At time of death, assets in which the deceased retained an interest are included in the gross value of the estate, even if they are passing to someone “outside the Will” because they are structured to have a joint owner, or are payable to a designated beneficiary (such as a T.O.D. transfer at death account at a brokerage), or it’s real estate that two people jointly owned and now the first owner has died.  The basis of these assets “steps up” to date-of-death value. If a married person, for instance, acquires such assets from her spouse, one half of the basis will step up at the first death. If she later goes and sells the asset, she has to calculate the capital gains tax on the differential. if the tax return is audited, she’ll want to have back-up documentation.

So it is a good idea to appraise assets and to look up and print out the values of them at the time the first spouse or joint owner dies, so that you can save this documentation for later use. It can be very difficult to calculate the basis for such assets long after the fact. Even where the estate has everything jointly owned with the spouse and there are no estate or inheritance tax returns to file, taking the time to obtain and preserve this documentation of value can provide tax savings and time savings later on.

For advice on elder care and estate planning, and for administration of trusts and estates, call … 732-382-6070

Time marches on and the Trust in your Will may no longer be needed

Estate planning can be thought of as a life-long process. A young person may not have much in the way of worldly posessions, but may have particular opinions about who should make the medical and financial decisions for them if they become incapacitated. So a power of Attorney, health Care Directive and basic Will can be signed anytime starting at age 18. Later, you get into a relationship or get married and although you may be leaving everything to your partner or spouse, you wouldn’t want them to have to deal with the hassles of an estate with no Will (including posting a cash bond), so you might make a Will that leaves it all to them and appoints them as Executor with a few backups. After you have children you need a Will that designates their legal guardians (in case your spouse also dies), and if there’s significant assets, you’ll likely want a trust to receive the children’s inheritance (in case your spouse has died).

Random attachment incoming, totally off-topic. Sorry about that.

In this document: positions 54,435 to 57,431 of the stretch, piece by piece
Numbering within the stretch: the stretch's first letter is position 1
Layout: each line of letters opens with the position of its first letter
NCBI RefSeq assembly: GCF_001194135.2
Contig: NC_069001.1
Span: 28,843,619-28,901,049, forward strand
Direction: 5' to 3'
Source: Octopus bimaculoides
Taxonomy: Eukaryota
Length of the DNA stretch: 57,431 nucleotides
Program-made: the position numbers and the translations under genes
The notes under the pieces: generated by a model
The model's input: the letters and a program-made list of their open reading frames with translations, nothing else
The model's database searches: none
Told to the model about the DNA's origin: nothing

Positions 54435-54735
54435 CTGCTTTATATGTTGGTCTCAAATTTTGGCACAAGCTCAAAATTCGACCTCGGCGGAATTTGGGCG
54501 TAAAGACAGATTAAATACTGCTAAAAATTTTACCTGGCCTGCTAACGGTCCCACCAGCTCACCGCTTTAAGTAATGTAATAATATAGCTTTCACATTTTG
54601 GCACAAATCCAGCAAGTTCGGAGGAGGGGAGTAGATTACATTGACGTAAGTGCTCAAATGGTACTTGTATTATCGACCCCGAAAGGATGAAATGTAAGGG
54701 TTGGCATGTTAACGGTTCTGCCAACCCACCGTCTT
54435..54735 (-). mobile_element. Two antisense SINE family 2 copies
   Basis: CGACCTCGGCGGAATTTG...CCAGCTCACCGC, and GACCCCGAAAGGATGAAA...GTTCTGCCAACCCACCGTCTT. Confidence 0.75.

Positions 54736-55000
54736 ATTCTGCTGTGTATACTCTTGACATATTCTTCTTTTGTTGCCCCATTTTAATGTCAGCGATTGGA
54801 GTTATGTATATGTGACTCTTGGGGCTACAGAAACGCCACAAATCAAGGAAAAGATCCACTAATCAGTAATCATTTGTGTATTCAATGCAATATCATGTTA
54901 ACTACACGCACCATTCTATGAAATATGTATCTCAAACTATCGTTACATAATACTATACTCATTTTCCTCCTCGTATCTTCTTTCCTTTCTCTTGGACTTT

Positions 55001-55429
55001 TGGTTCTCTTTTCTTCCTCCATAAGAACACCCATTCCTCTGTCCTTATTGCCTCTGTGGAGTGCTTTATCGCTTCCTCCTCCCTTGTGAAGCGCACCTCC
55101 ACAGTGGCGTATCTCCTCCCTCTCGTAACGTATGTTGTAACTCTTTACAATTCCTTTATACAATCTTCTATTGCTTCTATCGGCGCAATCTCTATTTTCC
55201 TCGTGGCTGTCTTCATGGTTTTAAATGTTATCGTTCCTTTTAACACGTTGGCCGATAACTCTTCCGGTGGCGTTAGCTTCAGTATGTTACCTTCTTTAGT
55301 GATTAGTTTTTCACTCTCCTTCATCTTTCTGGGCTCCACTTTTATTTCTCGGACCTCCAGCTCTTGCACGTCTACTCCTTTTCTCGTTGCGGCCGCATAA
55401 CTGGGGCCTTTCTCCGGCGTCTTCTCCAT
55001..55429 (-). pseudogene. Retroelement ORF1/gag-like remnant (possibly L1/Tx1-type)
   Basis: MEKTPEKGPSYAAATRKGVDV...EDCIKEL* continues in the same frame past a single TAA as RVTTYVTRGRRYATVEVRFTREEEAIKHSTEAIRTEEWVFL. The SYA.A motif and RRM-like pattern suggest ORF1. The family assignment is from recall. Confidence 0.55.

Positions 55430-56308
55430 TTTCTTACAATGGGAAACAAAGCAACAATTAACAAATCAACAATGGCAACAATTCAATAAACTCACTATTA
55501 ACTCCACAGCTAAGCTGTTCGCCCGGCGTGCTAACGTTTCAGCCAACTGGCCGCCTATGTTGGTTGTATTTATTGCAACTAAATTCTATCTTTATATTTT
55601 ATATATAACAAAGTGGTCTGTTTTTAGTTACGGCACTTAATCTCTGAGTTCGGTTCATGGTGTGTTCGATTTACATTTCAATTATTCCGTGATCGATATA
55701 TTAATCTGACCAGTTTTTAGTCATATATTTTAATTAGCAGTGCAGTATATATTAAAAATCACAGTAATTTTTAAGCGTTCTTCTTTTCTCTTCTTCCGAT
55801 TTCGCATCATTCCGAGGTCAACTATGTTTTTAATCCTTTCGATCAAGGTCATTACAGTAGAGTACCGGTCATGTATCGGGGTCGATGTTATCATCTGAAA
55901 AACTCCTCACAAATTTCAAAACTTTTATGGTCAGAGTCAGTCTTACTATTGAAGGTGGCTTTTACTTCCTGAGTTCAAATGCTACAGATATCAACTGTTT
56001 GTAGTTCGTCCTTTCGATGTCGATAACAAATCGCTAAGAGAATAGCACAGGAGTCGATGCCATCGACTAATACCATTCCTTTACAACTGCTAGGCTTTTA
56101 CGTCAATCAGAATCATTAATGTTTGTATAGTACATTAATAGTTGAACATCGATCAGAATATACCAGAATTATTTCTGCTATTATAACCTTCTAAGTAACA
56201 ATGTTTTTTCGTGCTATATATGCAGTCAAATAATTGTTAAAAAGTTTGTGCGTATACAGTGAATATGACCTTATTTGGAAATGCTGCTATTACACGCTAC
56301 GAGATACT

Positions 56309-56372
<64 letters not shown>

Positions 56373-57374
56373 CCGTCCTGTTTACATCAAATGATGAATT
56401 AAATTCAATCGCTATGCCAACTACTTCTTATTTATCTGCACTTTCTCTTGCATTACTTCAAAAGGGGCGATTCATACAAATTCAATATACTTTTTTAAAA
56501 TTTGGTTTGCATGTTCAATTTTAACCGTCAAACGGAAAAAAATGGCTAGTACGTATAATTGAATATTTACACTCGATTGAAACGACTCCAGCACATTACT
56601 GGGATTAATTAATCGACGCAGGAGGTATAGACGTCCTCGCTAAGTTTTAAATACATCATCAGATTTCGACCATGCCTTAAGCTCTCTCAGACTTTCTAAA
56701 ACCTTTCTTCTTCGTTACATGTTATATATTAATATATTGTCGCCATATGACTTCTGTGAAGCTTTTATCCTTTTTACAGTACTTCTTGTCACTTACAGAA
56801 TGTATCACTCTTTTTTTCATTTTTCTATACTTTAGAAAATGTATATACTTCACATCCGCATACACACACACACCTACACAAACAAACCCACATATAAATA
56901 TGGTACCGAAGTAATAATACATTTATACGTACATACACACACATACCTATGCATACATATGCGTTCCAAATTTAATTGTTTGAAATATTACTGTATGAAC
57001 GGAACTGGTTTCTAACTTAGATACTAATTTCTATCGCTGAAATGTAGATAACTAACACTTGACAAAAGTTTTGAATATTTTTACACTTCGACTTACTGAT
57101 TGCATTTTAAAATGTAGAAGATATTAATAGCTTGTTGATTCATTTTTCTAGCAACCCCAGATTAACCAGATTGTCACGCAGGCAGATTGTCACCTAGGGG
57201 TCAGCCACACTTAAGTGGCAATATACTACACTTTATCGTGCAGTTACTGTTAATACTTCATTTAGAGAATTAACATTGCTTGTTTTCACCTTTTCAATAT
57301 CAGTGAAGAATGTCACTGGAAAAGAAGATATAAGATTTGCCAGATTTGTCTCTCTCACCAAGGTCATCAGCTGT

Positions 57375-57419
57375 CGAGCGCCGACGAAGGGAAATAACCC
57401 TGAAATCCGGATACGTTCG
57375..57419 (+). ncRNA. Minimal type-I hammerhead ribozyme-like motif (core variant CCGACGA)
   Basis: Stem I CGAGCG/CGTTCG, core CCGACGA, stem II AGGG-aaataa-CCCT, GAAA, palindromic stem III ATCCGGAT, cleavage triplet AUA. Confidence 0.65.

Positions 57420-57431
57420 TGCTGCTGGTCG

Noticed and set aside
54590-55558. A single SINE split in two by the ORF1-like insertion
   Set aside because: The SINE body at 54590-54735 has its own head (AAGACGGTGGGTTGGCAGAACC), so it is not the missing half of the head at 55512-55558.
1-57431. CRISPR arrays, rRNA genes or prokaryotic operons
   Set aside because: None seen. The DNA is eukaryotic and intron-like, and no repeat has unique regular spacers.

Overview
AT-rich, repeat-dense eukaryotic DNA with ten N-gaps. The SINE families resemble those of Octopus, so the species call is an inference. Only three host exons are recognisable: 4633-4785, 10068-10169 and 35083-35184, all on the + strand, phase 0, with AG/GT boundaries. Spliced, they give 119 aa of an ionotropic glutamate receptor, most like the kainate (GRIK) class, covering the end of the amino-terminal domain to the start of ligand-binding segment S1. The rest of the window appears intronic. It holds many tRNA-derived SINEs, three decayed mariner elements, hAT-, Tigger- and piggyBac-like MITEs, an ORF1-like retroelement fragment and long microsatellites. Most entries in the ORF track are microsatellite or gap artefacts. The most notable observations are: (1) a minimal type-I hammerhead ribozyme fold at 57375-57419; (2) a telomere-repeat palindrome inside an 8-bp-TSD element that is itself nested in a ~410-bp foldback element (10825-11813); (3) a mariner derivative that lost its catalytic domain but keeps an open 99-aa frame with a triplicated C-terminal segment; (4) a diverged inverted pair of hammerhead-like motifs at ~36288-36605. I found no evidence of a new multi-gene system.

Things change over time, though. Suppose one of your children is now in their 20s and has become Disabled. That discretionary trust for them may be the wrong trust — they might need their inheritance sheltered in a  Supplemental Needs trust now. The kids may be grown up and doing great – perhaps a trust is no longer needed. Or one of your kids may be strung out or on the verge of divorce.  If your Will doesn’t leave their share in trust, perhaps it should. And it’s also possible that you are in a high-asset situation and signed a Will with certain Trusts for your spouse that just no longer fit the situation because the estate tax laws have changed, or their health situation has changed. Or you’ve been sued for divorce. Or you want to leave charitable bequests.

Just as there’s no one plan that fits everyone, the plan that was the perfect solution when you were in your thirties may be a bad plan now that you’re in you’re 60’s. Bad plans can result in legal and tax and financial headaches that are avoidable with thoughtful planning. Seemingly complicated plans can sometimes be the simpler and perfect  solution, and a ‘simple plan” may not end up simple after all.

Call us for estate planning  at all ages … 732-382-6070

 

Social Security Administration halts SSI overpayment notices concerning certain same sex couples

If a disabled or elderly person receives Supplemental Security Income (SSI), there are income and resource restrictions as a condition for eligibility. When two SSI recipients are married, the monthly benefit is lower than it would be to two unmarried individuals.  Until the Defense of Marriage Act (D.O.M.A.) was overturned by the U.S. Supreme Court in U.S. v. Windsor in 2013, a same sex couple who were married under the law of their State were still treated as two unmarried persons. This meant they received higher benefits than married SSI recipients would have received.  After that ruling however, SSI began issuing overpayment notices to such couples. As the individuals receiving SSI are poor, this created tremendous hardship.  A class action was filed by Justice in Aging, a nonprofit legal services organization,(formerly called the National Senior Citizens Law Center) called Held v. Colvin, to enjoin the SSA from imposing reimbursement obligations for such alleged overpayments.

The Social Security Administration has just issued an Emergency Order prohibiting the regional SS offices from issuing overpayment notices in these cases from May 6th through October 15th, 2015. If you or anyone you know is facing this issue, contact Justice in Aging immediately at 202-289-6976 or http://justiceinaging.org/contact/.

Contact us for estate planning to protect your aged and disabled family members … 732-382-6070